Ashtanga yoga often attracts the Alpha males and females of this world – competitive and successful people who love a challenge. A practise reputed to require at least as much strength as flexibility lures in all those who seek a physically demanding practise – choosing Ashtanga sometimes because it is the “toughest” class on the timetable!

But, even if you have that rare combination of Plasticine pliability and muscular power, physical prowess can only get you so far, because Ashtanga speaks a lexicon of contradictions! It requires us to be strong yet gentle, determined yet accepting, steadfastly patient yet driven and, trickiest of all, show self-control yet able to surrender control.  Plus, as I was told at my first ever Ashtanga class, you can’t “cherry-pick” your challenges, selecting your favourite poses whilst “body-swerving” the rest.  No, Ashtanga demands that we do it all, relishing the poses that play to our strengths whilst embracing the poses that simply don’t!

This all may sound beguiling to self-selecting challenge seekers, but what if your life is stressful enough? Despite its reputation, Ashtanga should not be viewed as an elite fitness programme or a complex penal system that risks making you feel a failure and more stressed then ever! Quite the opposite; time on our mats provides head-space and small successes build our confidence, leaving us feeling more in control and calmer.  Careful consideration of alignment, steady breath work and dynamic flowing sequences absorb the mind to create a “movement meditation”. Furthermore, each pose can be modified and made accessible so, it is more about consistently showing up and doing your best, than being able to wrap your legs behind your head.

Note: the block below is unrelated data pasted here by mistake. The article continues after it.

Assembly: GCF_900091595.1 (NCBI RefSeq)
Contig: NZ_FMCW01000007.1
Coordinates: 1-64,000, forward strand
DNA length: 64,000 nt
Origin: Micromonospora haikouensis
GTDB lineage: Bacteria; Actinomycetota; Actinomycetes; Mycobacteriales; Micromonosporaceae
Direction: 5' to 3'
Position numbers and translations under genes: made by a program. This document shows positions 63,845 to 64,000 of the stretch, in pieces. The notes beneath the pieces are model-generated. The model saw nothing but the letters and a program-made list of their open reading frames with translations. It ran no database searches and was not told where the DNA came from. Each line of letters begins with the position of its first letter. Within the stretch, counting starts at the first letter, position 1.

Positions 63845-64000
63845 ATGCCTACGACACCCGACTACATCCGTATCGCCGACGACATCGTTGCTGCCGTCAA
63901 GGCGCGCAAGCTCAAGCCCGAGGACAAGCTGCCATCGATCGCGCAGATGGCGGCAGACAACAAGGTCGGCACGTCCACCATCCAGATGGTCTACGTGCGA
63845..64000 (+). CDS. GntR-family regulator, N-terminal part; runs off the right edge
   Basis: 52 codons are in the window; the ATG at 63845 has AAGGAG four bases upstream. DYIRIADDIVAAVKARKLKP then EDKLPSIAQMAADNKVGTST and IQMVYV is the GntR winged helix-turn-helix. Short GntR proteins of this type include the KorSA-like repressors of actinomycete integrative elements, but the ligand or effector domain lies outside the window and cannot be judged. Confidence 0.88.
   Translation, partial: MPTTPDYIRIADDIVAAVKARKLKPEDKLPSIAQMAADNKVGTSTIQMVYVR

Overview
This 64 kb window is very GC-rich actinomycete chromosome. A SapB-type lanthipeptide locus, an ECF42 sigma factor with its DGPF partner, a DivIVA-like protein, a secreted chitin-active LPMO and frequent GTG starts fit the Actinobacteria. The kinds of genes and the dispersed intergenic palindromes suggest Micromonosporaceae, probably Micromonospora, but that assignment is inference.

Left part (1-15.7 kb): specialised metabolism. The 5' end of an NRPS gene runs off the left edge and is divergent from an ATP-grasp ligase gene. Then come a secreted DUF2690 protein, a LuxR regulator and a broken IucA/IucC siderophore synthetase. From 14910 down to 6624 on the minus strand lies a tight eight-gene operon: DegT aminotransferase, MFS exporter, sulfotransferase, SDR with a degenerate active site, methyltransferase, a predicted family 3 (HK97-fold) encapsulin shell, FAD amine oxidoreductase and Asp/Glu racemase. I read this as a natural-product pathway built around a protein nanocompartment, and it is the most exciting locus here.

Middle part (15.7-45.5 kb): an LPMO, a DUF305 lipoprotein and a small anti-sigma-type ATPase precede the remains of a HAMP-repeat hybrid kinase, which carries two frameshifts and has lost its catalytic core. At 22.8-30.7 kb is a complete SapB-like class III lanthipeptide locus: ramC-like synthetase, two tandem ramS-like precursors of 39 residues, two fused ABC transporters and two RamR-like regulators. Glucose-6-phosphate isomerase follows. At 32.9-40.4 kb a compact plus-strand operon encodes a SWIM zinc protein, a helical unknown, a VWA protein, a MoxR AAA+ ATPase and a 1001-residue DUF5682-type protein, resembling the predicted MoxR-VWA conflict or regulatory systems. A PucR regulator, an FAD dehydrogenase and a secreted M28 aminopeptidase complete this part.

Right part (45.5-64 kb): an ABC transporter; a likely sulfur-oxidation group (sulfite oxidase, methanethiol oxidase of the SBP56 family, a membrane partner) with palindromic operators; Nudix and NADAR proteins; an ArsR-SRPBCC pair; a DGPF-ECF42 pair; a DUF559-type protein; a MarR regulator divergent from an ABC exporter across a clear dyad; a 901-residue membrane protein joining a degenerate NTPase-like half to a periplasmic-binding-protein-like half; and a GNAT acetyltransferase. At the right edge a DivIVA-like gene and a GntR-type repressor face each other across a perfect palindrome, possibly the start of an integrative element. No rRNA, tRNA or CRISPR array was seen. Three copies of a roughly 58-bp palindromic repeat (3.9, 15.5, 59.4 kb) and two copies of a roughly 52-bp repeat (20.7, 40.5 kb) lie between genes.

Everyone struggles, but the test-pieces can build camaraderie and help you to become better friends with yourself too!  The difficulties can hone self-control and tenacity but they also teach us that aggression, force and impatience are not helpful. So we learn to keep frustration in check and show ourselves kindness, so we can gracefully surrender to “what is” and develop a healthy, progressive practise. I won’t deny that I’ve experienced a cornucopia of emotions through my Ashtanga journey, including negative ones, but, over time, the positives definitely start to far outweigh.

Following a well-defined sequence, where we allow our breath to guide us through difficulties, provides us a stress-busting tool for life.  And, time has shown that this practise is really about finding yourself not creating yourself – although you may create more muscle! Eventually you may even catch yourself grappling with the philosophy – pondering the power of remaining in the present moment and learning to integrate this into daily life so you can tackle challenges off the mat with greater equanimity!